News Corp Shareholders Don't Want Rupert Murdoch Giving All Their Money to His Family

In your glitchtastic Thursday media column: the NYT paywall debate continues, News Corp gets sued, a WaPo plagiarist reporter is suspended, a pundit is harassed, and writers are disappointed.

  • Some ungrateful News Corp shareholders are suing beneficent boss Rupert Murdoch for buying his own daughter's company with $675 million of shareholder money. Hey, if you didn't want Rupert Murdoch to use your money as his children's person piggy bank you shouldn't have invested in his company, jerks.
  • All of America's media people are contractually required to offer strong opinions on the NYT's paywall plans for the remainder of the day! Let's see. Felix Salmon wonders why there's such a disincentive to buying the iPad app, and says that the plan overall with be bad for the NYT Co. Nate Silver points out that $15 per month only works out to $0.002 per article. Sure, as long as you read all 6,500 articles every month! Jodi Kantor says, "When the nytimes.com subscription plan starts, aggregating/reprinting articles is going to feel more like filching, no?" No. The common theme here? All of these people are totally misguided! Simply continue reading Gawker and you will miss nothing. Have no fear.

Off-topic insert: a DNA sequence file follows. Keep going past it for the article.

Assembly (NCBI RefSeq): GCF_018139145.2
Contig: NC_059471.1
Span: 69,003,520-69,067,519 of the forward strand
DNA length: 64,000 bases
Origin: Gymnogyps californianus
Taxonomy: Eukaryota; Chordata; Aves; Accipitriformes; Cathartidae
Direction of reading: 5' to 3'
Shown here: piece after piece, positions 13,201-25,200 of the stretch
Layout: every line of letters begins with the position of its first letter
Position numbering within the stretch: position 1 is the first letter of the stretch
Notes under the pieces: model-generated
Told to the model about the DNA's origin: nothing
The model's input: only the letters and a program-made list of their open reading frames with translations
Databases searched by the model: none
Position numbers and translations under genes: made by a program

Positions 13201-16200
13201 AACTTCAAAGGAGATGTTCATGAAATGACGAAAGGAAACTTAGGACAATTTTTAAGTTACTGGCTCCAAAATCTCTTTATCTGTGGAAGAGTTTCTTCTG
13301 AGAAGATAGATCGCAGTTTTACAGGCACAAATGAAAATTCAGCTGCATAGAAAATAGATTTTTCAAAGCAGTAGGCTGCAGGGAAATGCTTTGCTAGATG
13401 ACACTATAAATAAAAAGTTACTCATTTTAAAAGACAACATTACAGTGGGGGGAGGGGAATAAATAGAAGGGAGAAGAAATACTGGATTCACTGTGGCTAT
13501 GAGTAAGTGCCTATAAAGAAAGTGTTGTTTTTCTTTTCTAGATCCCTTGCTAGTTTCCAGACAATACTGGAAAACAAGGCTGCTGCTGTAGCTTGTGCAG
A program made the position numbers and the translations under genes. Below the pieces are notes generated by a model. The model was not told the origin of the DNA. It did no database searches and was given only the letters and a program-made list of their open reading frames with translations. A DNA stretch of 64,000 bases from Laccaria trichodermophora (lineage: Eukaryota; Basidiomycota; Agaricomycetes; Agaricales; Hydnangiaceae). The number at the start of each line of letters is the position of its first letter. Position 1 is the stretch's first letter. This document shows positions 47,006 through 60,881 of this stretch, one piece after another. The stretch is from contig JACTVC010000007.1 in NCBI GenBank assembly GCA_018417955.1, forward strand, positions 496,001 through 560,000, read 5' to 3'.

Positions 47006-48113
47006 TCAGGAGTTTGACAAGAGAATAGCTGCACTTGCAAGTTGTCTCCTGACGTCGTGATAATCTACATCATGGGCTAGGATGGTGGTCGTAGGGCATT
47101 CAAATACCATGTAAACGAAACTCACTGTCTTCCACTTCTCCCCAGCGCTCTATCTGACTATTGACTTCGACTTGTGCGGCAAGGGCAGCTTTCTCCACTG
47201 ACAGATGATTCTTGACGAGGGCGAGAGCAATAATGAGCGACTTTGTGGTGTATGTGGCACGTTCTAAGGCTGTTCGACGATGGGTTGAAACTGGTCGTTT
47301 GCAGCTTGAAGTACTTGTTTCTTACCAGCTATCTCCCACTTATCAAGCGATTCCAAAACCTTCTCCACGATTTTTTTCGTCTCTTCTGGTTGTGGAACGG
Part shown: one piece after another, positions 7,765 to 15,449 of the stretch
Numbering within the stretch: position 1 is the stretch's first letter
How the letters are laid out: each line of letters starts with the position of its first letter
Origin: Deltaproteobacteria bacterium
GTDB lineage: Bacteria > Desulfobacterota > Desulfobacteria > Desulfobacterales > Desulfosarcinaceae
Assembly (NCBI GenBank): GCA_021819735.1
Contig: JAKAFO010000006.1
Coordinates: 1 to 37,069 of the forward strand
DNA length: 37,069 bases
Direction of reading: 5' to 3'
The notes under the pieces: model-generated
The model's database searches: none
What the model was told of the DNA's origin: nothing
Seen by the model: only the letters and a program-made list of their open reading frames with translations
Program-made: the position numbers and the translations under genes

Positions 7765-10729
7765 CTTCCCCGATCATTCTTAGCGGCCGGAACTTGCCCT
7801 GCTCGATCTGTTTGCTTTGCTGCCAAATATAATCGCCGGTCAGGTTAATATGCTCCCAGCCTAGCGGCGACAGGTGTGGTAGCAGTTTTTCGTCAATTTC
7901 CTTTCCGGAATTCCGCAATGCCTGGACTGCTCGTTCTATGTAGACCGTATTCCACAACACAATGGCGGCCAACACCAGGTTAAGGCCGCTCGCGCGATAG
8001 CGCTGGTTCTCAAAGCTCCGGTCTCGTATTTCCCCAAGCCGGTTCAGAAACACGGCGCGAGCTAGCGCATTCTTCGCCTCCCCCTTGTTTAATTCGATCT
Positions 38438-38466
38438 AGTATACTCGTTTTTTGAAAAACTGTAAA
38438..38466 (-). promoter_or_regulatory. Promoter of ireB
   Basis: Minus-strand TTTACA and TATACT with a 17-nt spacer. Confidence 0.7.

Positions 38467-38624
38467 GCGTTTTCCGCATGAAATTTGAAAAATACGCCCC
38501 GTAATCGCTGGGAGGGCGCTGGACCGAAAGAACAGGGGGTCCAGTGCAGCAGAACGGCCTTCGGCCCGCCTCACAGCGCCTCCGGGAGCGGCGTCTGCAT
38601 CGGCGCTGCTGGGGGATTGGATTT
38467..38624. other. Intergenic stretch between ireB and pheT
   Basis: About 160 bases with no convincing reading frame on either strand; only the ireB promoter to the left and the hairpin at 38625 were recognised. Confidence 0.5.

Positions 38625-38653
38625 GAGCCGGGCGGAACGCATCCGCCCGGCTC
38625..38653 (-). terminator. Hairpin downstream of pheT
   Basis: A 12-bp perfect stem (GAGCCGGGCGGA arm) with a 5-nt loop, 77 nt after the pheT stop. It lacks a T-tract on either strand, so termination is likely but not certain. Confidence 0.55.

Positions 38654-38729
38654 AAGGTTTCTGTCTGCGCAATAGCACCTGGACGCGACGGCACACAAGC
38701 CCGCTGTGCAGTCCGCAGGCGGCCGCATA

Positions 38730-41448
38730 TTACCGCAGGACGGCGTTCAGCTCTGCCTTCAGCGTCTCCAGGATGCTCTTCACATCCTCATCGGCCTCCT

• The Washington Post has suspended veteran, Pulitzer-winning reporter Sari Horwitz for directly lifting huge portions of articles from the Arizona Republic and plopping them right down in her own WaPo stories about the Gabrielle Giffords shooting. Jayson Blair was a cokehead, what's your excuse? It's just a strange offense for a good reporter.
  • Marc Lamont Hill is a media pundit and Columbia professor and "one of the [self-proclaimed] leading hip-hop generation intellectuals in the country." He recently settled a lawsuit with the city of Philadelphia that he filed after being stopped by police there for no apparent reason. Here is his dramatic recounting of the incident. But! Some people feel that Marc is trying to milk this whole thing for publicity. The lesson here: pundits can't do anything right, no matter what.
  • Want to be a writer? Prepare for a life of disappointment.
[Photo: Getty]